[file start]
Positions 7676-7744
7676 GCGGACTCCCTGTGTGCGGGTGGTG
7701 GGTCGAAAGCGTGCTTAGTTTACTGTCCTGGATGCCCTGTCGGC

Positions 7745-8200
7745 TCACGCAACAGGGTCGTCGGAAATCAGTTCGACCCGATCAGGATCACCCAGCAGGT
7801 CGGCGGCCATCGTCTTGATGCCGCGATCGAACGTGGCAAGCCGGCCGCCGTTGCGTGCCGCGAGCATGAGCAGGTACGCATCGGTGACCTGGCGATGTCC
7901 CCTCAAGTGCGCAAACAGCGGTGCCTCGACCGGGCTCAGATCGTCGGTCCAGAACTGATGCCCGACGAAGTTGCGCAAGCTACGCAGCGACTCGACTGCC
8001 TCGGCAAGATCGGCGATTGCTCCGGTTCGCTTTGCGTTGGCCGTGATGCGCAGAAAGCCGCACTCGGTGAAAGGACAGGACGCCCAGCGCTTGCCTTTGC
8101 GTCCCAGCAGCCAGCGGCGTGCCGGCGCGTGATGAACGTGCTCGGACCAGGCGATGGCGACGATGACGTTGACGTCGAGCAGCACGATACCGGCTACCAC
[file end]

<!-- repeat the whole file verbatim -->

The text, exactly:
Positions 7676-7744
7676 GCGGACTCCCTGTGTGCGGGTGGTG
7701 GGTCGAAAGCGTGCTTAGTTTACTGTCCTGGATGCCCTGTCGGC

Positions 7745-8200
7745 TCACGCAACAGGGTCGTCGGAAATCAGTTCGACCCGATCAGGATCACCCAGCAGGT
7801 CGGCGGCCATCGTCTTGATGCCGCGATCGAACGTGGCAAGCCGGCCGCCGTTGCGTGCCGCGAGCATGAGCAGGTACGCATCGGTGACCTGGCGATGTCC
7901 CCTCAAGTGCGCAAACAGCGGTGCCTCGACCGGGCTCAGATCGTCGGTCCAGAACTGATGCCCGACGAAGTTGCGCAAGCTACGCAGCGACTCGACTGCC
8001 TCGGCAAGATCGGCGATTGCTCCGGTTCGCTTTGCGTTGGCCGTGATGCGCAGAAAGCCGCACTCGGTGAAAGGACAGGACGCCCAGCGCTTGCCTTTGC
8101 GTCCCAGCAGCCAGCGGCGTGCCGGCGCGTGATGAACGTGCTCGGACCAGGCGATGGCGACGATGACGTTGACGTCGAGCAGCACGATACCGGCTACCAC